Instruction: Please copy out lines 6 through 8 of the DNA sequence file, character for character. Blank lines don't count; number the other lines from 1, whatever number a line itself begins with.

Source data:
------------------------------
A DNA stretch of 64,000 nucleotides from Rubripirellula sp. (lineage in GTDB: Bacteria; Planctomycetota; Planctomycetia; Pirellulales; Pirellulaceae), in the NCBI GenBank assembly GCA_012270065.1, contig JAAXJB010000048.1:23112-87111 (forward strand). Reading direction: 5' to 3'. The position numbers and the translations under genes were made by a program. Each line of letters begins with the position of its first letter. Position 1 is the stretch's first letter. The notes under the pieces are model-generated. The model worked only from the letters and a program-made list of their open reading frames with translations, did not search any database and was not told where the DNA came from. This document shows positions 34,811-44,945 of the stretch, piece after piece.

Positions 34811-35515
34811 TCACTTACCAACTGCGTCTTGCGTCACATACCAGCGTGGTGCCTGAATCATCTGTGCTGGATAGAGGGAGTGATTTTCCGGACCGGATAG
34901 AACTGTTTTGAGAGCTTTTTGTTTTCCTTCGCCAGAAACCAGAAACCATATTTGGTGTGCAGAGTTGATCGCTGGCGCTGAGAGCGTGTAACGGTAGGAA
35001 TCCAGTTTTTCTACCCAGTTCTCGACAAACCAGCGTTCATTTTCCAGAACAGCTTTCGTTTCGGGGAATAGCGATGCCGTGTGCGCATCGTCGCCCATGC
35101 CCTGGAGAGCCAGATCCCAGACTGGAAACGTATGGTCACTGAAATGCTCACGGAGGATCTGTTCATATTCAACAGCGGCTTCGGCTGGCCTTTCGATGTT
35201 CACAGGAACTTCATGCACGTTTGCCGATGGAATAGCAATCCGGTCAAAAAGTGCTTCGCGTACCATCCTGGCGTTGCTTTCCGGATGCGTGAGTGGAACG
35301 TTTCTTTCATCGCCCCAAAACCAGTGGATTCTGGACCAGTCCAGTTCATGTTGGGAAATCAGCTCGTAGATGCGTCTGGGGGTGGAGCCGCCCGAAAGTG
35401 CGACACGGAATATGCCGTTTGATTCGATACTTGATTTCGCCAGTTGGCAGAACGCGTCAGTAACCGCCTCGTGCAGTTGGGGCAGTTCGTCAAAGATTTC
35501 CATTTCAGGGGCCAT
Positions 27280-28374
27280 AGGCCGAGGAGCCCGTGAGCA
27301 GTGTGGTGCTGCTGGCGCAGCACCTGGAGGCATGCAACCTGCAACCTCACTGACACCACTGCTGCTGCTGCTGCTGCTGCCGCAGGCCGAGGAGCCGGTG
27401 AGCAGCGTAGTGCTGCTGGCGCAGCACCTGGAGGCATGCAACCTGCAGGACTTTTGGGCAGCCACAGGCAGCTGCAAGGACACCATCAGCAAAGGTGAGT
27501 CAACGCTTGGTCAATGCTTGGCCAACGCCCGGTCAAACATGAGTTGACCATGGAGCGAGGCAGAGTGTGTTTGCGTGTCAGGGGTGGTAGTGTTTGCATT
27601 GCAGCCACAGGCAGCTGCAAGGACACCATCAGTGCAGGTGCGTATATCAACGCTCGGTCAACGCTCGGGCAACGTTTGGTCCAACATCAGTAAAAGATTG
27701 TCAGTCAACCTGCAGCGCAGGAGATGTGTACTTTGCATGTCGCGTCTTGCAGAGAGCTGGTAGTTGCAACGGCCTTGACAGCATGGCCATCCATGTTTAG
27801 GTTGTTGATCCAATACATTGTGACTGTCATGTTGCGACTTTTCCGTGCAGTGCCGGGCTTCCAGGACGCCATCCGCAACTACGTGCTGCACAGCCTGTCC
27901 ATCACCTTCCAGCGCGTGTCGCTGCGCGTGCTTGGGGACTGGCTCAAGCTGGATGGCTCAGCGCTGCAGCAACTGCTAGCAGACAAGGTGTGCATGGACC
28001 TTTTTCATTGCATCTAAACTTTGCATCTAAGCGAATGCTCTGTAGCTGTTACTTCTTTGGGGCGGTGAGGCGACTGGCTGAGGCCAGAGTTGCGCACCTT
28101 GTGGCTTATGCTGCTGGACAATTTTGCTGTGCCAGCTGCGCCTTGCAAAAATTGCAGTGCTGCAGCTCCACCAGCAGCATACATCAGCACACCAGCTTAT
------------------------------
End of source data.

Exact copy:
35101 CCTGGAGAGCCAGATCCCAGACTGGAAACGTATGGTCACTGAAATGCTCACGGAGGATCTGTTCATATTCAACAGCGGCTTCGGCTGGCCTTTCGATGTT
35201 CACAGGAACTTCATGCACGTTTGCCGATGGAATAGCAATCCGGTCAAAAAGTGCTTCGCGTACCATCCTGGCGTTGCTTTCCGGATGCGTGAGTGGAACG
35301 TTTCTTTCATCGCCCCAAAACCAGTGGATTCTGGACCAGTCCAGTTCATGTTGGGAAATCAGCTCGTAGATGCGTCTGGGGGTGGAGCCGCCCGAAAGTG